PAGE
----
Societies Responsibility To Individuals With Disabilities

Fabila de Zaldo (1999) states that; The World Health Organization calculated that in 1990 there were 500 million people with disabilities in the world, and that by the year 2000 the number would reach 600 million. According to these figures, 10 percent of the total world population suffers from some type of physical, mental, or sensory disability. This is a serious problem, especially in developing countries where the greatest numbers of individuals with disabilities are reported to live (Fabila de Zaldo, 1999, p. 2).

Fabila de Zaldo (1999) explains; the seriousness of the problem, however, is even more critical than numbers alone reflect. The majority of these people live in deplorable conditions, struggling against physical, cultural, familial, or social obstacles that prevent them from full social integration. There are millions of children, young people, adults, and elderly people in the world who, with their families, live in marginal conditions and are excluded and deprived of their rights. This problem is not limited to poor countries. Social injustice and the violation of human rights of disabled people are found both in developing and in developed nations alike. All of the above lead us to analyze, reflect, dream, and decide to fight against these circumstances with a clear vision of what we want to accomplish for our children, brothers, friends, or students. After all, this is a human rights issue (Fabila de Zaldo, 1999, pp. 2-5). Fabila de Zaldo (1999) also explains that; Regardless of age, any person with disabilities affects his/her family. By the year 2000, more than 2.4 billion inhabitants of the world will be confronted with this problem unless we develop strategies to prevent some disabilities and minimize discriminatory conditions, abuses, social injustice, and the marginalization suffered by people with disabilities. Support systems must be created within societies to improve the quality of life for individuals with disabilities and their families. Finding global solutions to this problem must be viewed as a priority, as well as individual solutions in the different countries and even in different regions of the same country (Fabila de Zaldo, 1999, pp. 5-6).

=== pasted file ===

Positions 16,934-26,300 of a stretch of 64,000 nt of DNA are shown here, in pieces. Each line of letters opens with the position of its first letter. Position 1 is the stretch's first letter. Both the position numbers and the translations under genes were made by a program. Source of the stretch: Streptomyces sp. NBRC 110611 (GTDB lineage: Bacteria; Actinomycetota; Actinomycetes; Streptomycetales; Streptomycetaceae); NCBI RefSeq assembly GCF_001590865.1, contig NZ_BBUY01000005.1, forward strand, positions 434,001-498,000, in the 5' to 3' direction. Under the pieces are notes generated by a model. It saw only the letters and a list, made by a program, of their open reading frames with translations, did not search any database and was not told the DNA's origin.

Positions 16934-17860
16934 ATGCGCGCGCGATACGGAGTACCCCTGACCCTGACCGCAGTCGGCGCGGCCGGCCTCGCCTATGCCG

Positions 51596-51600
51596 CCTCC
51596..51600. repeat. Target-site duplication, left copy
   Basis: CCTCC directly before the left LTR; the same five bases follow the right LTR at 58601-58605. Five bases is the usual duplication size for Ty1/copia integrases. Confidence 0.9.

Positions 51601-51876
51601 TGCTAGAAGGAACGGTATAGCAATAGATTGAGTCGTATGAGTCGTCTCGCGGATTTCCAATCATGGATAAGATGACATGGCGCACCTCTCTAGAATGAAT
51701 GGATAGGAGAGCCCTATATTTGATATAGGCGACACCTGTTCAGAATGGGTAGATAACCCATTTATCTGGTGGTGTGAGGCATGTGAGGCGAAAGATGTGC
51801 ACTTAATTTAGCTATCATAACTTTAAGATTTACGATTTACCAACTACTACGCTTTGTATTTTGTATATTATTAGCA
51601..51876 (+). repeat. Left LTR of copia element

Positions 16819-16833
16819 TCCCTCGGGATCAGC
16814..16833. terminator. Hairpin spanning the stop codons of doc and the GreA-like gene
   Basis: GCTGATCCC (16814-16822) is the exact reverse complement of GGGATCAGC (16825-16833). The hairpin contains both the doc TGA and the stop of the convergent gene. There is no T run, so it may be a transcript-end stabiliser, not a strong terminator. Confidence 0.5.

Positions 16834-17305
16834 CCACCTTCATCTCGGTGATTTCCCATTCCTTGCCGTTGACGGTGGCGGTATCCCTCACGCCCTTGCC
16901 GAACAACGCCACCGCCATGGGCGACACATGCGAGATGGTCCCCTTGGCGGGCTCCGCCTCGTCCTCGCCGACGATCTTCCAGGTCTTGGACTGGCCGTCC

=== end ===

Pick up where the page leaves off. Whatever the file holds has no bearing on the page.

Rebick (2005) explains; In the case of disabled people, there is a wide range of social problems associated with disadvantaged conditions. Disabled individuals are a vulnerable group that often suffers social injustice, marginality, and poverty and affects millions of people and their families. For this reason society must respond appropriately and assume responsibility for the material and the spiritual needs of individuals, their families, and their communities. Social development and justice that promotes a better quality of life for all can only be achieved within a frame of peace and security, respecting human rights and fundamental liberties within a realm of human interdependence that involves all members of society (Rebick, 2005, pp. 212-218).


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